Hi, my name is Katharine Brand. I am a fourth-year Civil Engineering major, pursuing the Global Engineering Leadership minor at Georgia Tech. My family is from Boston, but I grew up in New York, and was born in California. As you can guess my family loves to road-trip around the country. With all our coast to coast traveling, one of our biggest accomplishments was making it to all 50 states sometime before I started high school. This just fueled my desire to travel even more. In high school I took a school trip to China, my first overseas adventure. And then, while at college I studied abroad for a semester at GTL, taking in as much of Europe as I could by setting off to a new country almost every weekend. If I wasn’t an engineering student, I would be studying international affairs because I love learning about different cultures, histories, and languages. That’s why I am very excited to tour the Netherlands by bike with Dr. Watkins’ Sustainable Transportation class, where I can combine my interests in civil engineering with my love for traveling.
Biking in the Suburbs
Growing up, I lived in a small town right outside of New York City. Even though New Yorkers are known for their terrible, aggressive driving, that isn’t the case in my small, suburban town. People are generally friendly, and not always in a rush, so I was always comfortable biking around. Although I wasn’t a religious biker growing up, I do vividly remember my trips to work during the summer before I had my driver’s license. It was an exhausting but enjoyable twenty-minute ride to my waitressing job all the way across town. I biked through streets, through trails, and sometimes on sidewalks when I would slow down the cars behind me. It was quite the adventure because I rode through my hilly town on a beach cruiser (from when I lived in California), which doesn't have any gears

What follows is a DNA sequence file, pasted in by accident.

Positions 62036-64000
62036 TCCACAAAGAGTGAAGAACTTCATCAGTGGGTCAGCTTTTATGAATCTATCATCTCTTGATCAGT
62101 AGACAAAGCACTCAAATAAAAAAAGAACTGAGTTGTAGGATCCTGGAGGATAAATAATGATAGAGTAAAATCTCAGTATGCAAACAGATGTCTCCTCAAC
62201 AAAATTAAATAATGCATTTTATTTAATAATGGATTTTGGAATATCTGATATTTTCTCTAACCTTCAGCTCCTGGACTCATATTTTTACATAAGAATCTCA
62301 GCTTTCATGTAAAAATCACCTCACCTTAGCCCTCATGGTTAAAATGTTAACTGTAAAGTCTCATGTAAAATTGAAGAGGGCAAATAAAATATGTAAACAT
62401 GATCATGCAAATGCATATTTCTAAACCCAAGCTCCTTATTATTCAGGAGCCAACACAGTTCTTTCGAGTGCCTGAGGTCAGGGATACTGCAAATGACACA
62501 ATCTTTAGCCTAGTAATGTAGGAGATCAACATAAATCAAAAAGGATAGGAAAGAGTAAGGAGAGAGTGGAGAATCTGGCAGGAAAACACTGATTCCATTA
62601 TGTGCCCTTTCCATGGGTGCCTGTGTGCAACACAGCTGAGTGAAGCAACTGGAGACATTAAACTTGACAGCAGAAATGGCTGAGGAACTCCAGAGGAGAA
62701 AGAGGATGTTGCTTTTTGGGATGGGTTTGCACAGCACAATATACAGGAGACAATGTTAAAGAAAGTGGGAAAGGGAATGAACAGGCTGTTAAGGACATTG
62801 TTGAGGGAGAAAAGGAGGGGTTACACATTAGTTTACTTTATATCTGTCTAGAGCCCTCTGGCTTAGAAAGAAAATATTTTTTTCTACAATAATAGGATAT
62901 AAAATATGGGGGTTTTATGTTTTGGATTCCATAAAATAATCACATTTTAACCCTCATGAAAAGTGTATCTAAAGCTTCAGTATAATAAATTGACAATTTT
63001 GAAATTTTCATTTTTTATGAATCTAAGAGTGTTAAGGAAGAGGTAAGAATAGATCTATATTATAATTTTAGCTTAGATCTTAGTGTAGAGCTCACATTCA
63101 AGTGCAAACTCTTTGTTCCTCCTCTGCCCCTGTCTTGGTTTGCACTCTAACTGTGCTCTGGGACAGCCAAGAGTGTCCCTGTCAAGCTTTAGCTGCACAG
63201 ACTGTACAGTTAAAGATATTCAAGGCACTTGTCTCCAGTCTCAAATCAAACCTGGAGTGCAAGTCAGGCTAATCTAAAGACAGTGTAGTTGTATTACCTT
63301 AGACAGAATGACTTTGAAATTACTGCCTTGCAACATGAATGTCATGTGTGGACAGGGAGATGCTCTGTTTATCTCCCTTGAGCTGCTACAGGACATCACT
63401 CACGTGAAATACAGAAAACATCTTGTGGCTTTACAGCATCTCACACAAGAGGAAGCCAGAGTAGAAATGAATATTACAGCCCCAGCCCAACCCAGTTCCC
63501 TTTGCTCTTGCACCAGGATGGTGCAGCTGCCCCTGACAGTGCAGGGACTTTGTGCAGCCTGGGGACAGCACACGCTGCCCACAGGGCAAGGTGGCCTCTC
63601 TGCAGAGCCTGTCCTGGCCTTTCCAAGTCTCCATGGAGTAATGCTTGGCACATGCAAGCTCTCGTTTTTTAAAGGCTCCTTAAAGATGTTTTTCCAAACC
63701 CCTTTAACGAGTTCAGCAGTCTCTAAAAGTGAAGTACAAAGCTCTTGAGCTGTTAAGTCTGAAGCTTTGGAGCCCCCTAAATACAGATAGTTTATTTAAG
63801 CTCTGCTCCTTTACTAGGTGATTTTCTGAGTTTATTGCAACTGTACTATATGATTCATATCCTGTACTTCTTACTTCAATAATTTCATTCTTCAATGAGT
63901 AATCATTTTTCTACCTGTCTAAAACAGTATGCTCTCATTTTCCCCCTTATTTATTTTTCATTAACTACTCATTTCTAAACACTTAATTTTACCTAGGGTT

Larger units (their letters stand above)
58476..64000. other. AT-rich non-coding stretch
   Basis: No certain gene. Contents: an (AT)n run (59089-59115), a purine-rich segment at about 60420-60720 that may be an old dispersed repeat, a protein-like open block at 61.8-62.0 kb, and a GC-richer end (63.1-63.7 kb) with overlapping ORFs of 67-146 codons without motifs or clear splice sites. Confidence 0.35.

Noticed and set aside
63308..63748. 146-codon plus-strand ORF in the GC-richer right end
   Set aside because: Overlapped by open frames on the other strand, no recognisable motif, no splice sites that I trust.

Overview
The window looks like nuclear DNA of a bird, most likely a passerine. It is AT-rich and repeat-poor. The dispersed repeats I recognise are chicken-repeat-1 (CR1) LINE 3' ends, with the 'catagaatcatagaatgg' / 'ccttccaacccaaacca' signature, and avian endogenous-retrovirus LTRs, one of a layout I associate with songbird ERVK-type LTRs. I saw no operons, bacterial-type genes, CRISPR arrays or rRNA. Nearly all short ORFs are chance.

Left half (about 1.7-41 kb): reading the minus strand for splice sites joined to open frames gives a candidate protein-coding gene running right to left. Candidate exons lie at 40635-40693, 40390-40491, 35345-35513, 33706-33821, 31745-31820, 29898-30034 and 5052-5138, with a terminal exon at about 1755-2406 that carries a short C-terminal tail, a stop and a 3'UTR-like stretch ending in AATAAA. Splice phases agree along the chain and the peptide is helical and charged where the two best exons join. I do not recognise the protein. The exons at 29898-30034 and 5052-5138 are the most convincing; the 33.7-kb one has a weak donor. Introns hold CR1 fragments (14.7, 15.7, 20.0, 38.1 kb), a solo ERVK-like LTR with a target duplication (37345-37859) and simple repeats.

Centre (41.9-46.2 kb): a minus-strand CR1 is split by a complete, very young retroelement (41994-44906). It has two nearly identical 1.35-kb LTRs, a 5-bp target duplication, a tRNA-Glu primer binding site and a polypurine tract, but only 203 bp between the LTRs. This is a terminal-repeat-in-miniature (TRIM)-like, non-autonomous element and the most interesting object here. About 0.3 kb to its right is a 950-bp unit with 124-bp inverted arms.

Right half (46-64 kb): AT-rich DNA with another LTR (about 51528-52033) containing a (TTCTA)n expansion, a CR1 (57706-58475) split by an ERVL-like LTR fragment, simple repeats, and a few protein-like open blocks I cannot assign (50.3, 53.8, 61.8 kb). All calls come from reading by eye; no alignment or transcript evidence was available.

At the time I wasn’t aware of the biking conditions; however, now I realize my town was far from bike-friendly. There were many streets without sidewalks or bike lanes. And many sharp turns along these paths where drivers would have difficulty seeing pedestrians or bicyclists around the corner. On top of that, the residents in my town didn’t bike around often, so cars wouldn’t slow down around these corners because they didn’t expect to see any bicyclists or pedestrians. Although I enjoyed my bike rides, there are many elements that should be changed for the safety of the people in my hometown.
Thoughts about Transportation Abroad
My experiences abroad, especially while traveling through Europe, opened my eyes to a whole different world of transportation. While Americans are reliant on automobiles, Europeans depend on train travel. At least from my experience, I used trains much more often than cars or airplanes. In America, aside from the occasional subway ride, I can’t remember the last time I was on a train. While American streets and highways are interconnected and well maintained, Europe’s train systems are highly sophisticated and very useful to the residents and tourists. There are high speed trains between several different countries or local trains that stop at nearby towns. The system that they use is efficient and mostly on schedule. I realized that there are many alternatives to America’s automobile heavy transportation system. There is a lot to learn about useful transportation systems by studying and understanding how people travel in other countries.
Goals for the course
The Netherlands is a great example to the rest of the world about how to create bicycle and pedestrian friendly streets. I am really interested to learn about effective and safe designs of multimodal transportation in big cities. While American cities and suburbs are heavily reliant on automobiles, road networks should also benefit pedestrians and bicyclists, even in highly dense cities. Allowing space for more pedestrians and bicyclists is not only more environmentally friendly, but also safer for the community. I hope to gain a better understanding of necessary roadway infrastructure that can be improved in Atlanta after gaining perspective from the Dutch system. And more importantly, I hope to improve my endurance and bike skills while abroad.